In this context, the recent unprecedented progress on vaccines against COVID-19 has provided some initial sense of insight and hope as to how we can contain the pandemic now and in the future. Championed by GVN leadership since the beginning of the pandemic, the concept of innate immunity and non-specific effects of vaccines such as Oral Polio Virus (OPV), measles and BCG vaccines are existing tools that can help bridge gaps until classical vaccines are developed and distributed and can serve to prevent the spread of future viral threats.

“Many of my GVN colleagues and I believe that innate immunity plays an important role in protection against COVID-19, and as such we have taken the live attenuated vaccine of measles, mumps, rubella (MMR) to stimulate protection until an effective, long-lasting vaccine is available,” said Dr. Robert Gallo, The Homer & Martha Gudelsky Distinguished Professor in Medicine, Co-Founder and Director, Institute of Human Virology (IHV) at the University of Maryland School of Medicine and Co-Founder and International Scientific Advisor of the Global Virus Network (GVN). “We would have taken the oral polio vaccine, but it was not widely available. We need to change this.  As soon as this new COVID-19 vaccine is available, I will be taking it alongside not just my colleagues but all my family members as well.”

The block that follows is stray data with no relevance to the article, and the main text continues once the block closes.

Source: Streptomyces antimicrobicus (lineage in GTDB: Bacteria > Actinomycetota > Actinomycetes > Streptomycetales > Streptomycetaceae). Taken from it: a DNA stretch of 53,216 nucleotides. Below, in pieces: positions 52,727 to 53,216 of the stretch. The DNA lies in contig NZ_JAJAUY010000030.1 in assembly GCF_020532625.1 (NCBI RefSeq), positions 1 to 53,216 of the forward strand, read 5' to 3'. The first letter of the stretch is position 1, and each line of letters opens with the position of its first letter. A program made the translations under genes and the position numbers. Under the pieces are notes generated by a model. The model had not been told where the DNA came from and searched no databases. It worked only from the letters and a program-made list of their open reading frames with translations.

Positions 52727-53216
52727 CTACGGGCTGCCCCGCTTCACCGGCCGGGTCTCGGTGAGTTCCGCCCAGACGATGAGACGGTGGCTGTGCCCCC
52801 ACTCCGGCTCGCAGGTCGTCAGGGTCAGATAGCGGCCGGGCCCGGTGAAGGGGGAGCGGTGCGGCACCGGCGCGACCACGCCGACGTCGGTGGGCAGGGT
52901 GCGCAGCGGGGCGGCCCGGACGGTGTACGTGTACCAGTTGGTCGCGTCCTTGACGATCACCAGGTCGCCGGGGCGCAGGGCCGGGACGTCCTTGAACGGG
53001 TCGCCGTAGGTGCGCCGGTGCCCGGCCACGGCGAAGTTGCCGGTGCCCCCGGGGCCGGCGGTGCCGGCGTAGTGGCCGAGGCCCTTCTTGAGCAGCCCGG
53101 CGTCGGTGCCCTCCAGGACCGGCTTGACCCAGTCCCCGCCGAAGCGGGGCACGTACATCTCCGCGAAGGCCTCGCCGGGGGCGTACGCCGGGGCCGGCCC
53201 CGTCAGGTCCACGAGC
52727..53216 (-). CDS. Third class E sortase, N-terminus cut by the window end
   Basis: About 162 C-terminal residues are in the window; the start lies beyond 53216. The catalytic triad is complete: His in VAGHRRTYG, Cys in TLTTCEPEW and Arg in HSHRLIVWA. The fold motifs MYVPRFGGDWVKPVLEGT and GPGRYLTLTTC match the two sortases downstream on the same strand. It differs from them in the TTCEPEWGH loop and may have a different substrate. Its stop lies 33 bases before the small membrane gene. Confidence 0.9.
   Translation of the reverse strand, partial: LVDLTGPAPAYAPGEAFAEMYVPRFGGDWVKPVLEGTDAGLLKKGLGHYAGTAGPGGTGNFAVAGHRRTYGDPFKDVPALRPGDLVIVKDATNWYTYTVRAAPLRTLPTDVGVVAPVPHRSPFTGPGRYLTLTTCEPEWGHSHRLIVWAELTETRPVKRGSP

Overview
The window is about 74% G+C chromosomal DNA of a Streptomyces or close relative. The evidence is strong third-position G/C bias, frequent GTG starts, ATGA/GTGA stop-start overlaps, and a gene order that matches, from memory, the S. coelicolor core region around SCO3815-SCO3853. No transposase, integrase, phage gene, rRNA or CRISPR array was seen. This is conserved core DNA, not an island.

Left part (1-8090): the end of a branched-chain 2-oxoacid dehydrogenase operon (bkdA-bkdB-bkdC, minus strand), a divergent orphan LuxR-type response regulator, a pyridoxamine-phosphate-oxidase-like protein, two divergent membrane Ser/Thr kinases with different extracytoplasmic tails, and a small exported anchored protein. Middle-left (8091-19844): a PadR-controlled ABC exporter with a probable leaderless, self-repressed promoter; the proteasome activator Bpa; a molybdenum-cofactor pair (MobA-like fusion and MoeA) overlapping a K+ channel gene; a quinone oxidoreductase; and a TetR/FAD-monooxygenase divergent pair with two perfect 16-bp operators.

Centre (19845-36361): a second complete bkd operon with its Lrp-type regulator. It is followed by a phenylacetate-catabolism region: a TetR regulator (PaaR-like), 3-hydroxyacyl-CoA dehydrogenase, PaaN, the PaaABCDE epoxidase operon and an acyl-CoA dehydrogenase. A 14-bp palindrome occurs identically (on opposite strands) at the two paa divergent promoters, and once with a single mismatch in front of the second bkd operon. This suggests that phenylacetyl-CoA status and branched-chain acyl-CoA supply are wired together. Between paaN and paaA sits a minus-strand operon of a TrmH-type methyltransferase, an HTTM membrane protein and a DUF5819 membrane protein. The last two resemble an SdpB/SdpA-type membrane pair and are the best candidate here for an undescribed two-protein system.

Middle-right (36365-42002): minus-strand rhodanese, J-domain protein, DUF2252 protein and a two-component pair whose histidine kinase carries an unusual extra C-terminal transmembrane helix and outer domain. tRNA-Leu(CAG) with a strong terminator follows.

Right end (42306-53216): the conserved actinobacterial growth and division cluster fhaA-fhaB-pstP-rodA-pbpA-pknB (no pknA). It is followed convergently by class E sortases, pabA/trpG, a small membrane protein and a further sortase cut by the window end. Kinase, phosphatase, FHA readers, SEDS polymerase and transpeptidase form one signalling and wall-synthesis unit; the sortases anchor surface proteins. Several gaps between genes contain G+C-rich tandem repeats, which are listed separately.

Finally, GVN, including centers in Africa, Asia, Europe, Latin America and the Caribbean and North America emphasized that curbing the pandemic will take time and that vaccination should not exclude the importance of wearing masks, maintaining social distance, avoiding gatherings and frequent hand washing.

[1] Johns Hopkins Coronavirus Resource Center, coronavirus.jhu.edu., https://coronavirus.jhu.edu/map.html

#          #          #          #

About the Global Virus Network (GVN)
The Global Virus Network (GVN) is essential and critical in the preparedness, defense and first research response to emerging, exiting and unidentified viruses that pose a clear and present threat to public health, working in close coordination with established national and international institutions. It is a coalition comprised of eminent human and animal virologists from 57 Centers of Excellence and 11 Affiliates in 33 countries worldwide, working collaboratively to train the next generation, advance knowledge about how to identify and diagnose pandemic viruses, mitigate and control how such viruses spread and make us sick, as well as develop drugs, vaccines and treatments to combat them. No single institution in the world has expertise in all viral areas other than the GVN, which brings together the finest medical virologists to leverage their individual expertise and coalesce global teams of specialists on the scientific challenges, issues and problems posed by pandemic viruses. The GVN is a non-profit 501(c)(3) organization. For more information, please visit www.gvn.org. Follow us on Twitter @GlobalVirusNews

GVN MEDIA CONTACTS:
Chandrani Raysarkar
Phone: 240-535-1574; Email: [email protected]
Nora Samaranayake
Phone: 410-706-1966; Email: [email protected]